I’ve done a few real estate deals and one thing I’ve learned is that when a great deal comes your way, you have to act fast and lock that deal up.
Many will caution you to be wary, make sure you check out the deal thoroughly, no hidden “gotchas” present, perform the due diligence. This is called the “Paralysis of Analysis.” The counter to that is to be so knowledgeable about your market that you can spot the great deal at the blink of an eye. You know the deal is so good that even if there are a few gotchas you still come out ahead. You do a personal walk-through inspection and have an eye good enough to detect obvious warning signs, and conversely, detect the absence of warning signs and determine if it’s because the property really is in good shape or if warning signs have been covered up. (You then follow up with a detailed inspection, covered in the offer, so that if there are huge gotchas you’re covered, but you put the deal in place first.)
My favorite real estate deal was purchased sight unseen. There was a risk involved. But I knew the market, knew the properties I was going after, and when on a lark I called the agent handling that community and was informed he had literally just listed one, I put my offer in that day, negotiated and got it accepted and closed.
I’ve found this also applies when dealing with cars, whether classic or investment-type vehicles or even your next daily driver. You know the market so well, you can shake down a car with a test drive or scrutinize it at an auction and determine the good, bad and ugly (to quote my favorite Clint Eastwood movie title). I’ve had my share of steals this way as well.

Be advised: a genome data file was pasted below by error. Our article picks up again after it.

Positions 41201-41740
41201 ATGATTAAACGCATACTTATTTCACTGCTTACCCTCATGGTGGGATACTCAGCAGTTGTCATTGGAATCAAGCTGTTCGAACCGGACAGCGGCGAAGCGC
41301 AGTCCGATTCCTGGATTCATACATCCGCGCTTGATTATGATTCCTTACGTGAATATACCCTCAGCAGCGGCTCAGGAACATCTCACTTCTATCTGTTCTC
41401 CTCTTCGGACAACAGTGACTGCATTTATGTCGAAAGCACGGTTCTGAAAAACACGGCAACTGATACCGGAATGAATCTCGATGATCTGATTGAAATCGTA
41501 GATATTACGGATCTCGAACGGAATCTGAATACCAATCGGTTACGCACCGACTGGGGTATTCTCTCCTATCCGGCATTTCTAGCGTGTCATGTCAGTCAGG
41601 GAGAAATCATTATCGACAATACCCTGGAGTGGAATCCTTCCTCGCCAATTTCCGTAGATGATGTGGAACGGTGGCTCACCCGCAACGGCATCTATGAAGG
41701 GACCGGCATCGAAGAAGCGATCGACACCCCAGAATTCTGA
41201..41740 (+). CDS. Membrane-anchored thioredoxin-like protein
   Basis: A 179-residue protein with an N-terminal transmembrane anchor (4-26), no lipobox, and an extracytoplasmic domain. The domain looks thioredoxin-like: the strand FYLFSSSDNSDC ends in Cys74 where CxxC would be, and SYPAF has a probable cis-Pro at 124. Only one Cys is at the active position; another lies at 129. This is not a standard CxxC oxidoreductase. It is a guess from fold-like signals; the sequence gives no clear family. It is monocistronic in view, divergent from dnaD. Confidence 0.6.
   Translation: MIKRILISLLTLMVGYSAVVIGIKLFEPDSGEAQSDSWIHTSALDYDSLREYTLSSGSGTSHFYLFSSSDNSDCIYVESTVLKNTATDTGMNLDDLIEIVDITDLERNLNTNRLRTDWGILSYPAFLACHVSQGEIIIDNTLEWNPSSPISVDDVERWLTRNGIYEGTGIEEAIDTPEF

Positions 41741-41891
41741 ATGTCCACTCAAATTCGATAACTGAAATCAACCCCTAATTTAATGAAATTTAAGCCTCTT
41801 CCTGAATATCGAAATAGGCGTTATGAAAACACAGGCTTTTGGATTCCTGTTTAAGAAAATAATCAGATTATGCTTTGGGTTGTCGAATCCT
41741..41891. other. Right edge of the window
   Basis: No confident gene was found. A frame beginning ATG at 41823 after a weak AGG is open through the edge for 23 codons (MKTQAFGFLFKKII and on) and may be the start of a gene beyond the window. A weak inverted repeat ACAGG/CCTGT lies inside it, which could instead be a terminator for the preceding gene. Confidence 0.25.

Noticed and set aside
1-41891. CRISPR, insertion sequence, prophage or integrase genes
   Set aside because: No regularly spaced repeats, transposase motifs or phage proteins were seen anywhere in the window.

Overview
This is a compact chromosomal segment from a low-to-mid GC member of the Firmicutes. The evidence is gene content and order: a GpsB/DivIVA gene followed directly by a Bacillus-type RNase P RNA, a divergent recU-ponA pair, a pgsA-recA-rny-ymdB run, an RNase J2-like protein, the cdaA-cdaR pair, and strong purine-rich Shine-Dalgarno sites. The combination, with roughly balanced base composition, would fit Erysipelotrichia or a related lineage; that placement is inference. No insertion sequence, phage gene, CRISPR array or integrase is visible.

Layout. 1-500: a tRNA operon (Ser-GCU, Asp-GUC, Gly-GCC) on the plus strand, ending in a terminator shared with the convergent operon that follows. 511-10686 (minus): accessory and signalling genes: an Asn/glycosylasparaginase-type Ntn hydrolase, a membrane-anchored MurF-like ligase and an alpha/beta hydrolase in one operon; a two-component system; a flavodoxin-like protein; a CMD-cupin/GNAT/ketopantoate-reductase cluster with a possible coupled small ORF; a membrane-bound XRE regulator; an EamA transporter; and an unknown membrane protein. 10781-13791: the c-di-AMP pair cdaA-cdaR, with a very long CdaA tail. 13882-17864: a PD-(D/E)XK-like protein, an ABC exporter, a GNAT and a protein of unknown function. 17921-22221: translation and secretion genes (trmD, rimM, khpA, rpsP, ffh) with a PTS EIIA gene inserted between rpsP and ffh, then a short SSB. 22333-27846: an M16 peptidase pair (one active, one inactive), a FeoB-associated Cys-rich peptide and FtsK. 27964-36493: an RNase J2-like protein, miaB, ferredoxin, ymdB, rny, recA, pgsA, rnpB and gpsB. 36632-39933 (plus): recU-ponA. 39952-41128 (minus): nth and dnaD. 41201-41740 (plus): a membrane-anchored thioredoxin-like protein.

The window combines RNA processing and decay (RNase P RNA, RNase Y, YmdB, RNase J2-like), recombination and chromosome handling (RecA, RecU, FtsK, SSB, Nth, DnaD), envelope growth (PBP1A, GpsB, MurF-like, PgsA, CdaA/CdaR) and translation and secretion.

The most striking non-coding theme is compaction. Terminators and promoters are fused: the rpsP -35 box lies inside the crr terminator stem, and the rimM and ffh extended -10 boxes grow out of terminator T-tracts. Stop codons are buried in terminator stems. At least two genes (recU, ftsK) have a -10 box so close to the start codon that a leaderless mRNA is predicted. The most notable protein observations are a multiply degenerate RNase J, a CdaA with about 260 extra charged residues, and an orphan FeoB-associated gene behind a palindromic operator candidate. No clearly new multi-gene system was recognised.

The moral of the story is that if you don’t move fast, you lose.
What does this have to do with going viral? This same principle applies: You Can’t Go Viral in Slow Motion. If you can’t develop good software rapidly, you’re settling for mediocrity, because that’s the market status you’ll have and the market share you’re going to be left with.
You can make a respectable living with being mediocre. But in the software business, it’s no darn fun. You have to work hard to develop, sell and deliver even mediocre products. You’re constantly working hard to keep the doors open, cover overhead and payroll, staffing tech support and fielding calls from disgruntled customers. How much more work does it take to be brilliant? Not as much as you think.
The problem with mediocrity is that mediocre is the average. Some stuff is good, some stuff is middle of the road, and some stuff is utter crap. Developing, marketing, selling and supporting a crappy product is not fun. I know from personal experience—we had a vendor build a product for us that looked good but was poorly tested, full of bugs and crashed often. Do you know how much fun it isn’t to talk to customers when you’ve crashed their entire network or brought their entire email system to a screeching halt?
You’re going to have failures. A guy I once worked for taught me, “The guy who doesn’t make a mistake is the guy who doesn’t do anything.” If you have a failure, so what? If you move fast, you fail fast, you analyze what went wrong, you make a better product and the next thing you know, you’re a success!
If your average product is mediocre, one failure can be a company-extinction event. If you have tremendous products, a failure becomes something you laugh about.
Contrary to the popular fairy tale, being the turtle isn’t going to win the race called “Dominate the Market.” Now, don’t move so fast that your software is utter dribble, loaded with bugs and crashes all the time. That will kill your reputation faster than you can blink.
You still need to do the right things: doing the market research, getting the product right, getting the marketing right, developing your distribution and sales channels, great tech support.
Just do it all FAST! Define it fast, develop it fast, test it fast, and GET IT TO MARKET. You’re not going to “steal” market share if you move slowly.